Florida Power & Light Company (FPL) marked a milestone in grid resiliency in October when crews, accompanied by helicopters, removed the last wooden transmission poles in Palm Beach County.
FPL team members climbed the wooden poles, located in Jonathan Dickinson State Park in Jupiter, and removed them in sections, with help from helicopters.
Power lines from the wooden poles will now be transferred to new, state-of-the-art concrete poles or undergrounded.
“Transmission systems are essentially the backbone of any electrical grid,” said FPL VP of Transmission and Substation Ed De Varona. “Hardened poles can perform significantly better than wooden poles, they can withstand stronger winds, which helps improve reliability.”
Since the devastating 2004 and 2005 hurricane seasons, FPL has invested significantly in building a stronger, smarter and more storm-resilient energy grid. This includes replacing wooden transmission structures with steel or concrete, which benefits customers day-to-day and during hurricane season.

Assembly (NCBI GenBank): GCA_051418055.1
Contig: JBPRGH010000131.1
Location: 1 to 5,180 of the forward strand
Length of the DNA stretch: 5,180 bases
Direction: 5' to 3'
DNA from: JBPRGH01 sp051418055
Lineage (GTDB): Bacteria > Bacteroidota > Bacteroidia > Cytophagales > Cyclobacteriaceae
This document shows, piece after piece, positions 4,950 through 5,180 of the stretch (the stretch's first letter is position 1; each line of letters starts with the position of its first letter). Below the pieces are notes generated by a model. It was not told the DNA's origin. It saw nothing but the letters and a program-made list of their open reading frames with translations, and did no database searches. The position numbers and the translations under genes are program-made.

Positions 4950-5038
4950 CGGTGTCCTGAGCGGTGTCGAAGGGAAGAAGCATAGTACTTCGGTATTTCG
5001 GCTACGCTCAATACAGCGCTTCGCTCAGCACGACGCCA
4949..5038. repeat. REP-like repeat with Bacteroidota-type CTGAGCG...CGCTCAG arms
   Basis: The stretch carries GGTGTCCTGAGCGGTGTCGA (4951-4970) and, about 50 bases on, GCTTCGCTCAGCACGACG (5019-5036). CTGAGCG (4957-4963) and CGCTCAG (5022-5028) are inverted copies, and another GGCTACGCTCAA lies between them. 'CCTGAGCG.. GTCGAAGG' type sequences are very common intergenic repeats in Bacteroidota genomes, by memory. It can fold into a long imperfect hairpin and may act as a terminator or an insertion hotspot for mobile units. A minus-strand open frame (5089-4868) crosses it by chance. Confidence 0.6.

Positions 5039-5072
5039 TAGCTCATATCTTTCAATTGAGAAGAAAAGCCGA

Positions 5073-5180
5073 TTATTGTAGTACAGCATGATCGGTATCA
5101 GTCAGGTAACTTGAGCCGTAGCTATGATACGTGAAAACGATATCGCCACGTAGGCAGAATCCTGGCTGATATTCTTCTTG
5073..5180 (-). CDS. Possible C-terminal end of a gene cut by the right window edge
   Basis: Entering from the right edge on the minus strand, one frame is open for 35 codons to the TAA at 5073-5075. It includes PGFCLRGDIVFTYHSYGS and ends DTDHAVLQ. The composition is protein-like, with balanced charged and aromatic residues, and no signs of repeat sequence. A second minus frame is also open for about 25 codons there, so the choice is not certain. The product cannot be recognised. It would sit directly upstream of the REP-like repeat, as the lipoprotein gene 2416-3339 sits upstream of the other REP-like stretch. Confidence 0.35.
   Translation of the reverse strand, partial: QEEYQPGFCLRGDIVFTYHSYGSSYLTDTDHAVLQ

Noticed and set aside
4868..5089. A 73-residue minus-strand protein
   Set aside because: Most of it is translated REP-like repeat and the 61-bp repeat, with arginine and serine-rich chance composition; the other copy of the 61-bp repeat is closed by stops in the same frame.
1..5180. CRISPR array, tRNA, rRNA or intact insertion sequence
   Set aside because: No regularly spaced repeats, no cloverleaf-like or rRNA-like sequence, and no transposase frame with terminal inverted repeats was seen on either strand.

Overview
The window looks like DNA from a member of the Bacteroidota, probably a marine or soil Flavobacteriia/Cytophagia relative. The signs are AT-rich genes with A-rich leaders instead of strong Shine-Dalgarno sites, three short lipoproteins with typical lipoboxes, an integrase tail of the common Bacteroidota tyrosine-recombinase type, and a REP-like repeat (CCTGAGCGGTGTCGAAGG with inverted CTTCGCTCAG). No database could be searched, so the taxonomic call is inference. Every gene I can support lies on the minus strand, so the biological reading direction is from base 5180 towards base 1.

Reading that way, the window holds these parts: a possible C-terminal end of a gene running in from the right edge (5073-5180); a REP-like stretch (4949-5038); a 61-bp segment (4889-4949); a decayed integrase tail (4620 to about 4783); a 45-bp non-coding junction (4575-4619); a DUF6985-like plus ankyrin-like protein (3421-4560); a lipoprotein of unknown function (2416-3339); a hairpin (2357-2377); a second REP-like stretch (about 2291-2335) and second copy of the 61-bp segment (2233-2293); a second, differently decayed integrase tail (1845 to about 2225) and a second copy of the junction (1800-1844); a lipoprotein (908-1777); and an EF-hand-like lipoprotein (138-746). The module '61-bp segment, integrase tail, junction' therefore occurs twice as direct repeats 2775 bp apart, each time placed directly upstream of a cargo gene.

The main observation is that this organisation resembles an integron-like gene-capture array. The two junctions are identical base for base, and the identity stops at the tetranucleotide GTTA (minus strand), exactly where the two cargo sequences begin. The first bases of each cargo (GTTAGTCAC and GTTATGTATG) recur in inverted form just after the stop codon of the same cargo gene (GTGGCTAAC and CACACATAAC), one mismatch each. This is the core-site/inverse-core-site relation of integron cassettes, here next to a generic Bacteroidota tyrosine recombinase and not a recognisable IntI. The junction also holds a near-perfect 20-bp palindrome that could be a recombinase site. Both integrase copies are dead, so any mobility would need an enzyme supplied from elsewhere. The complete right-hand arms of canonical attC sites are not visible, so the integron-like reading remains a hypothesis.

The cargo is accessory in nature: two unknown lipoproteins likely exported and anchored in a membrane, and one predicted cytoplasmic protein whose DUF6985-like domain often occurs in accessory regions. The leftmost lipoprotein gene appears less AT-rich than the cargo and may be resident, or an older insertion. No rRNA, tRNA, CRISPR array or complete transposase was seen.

Detailed assessments following Hurricane Ian confirmed these investments benefited customers during and after the storm. FPL did not lose a single transmission structure despite the ferocious winds from the high-end Category 4 storm. This led to faster restoration for customers.
“These investments that we’ve made to harden the grid have paid off,” said De Varona. “No system is hurricane proof, but by hardening the grid we were able to restore power back to our customers faster.”
By the end of the year, FPL expects every transmission structure in the company’s peninsular service area to be hardened.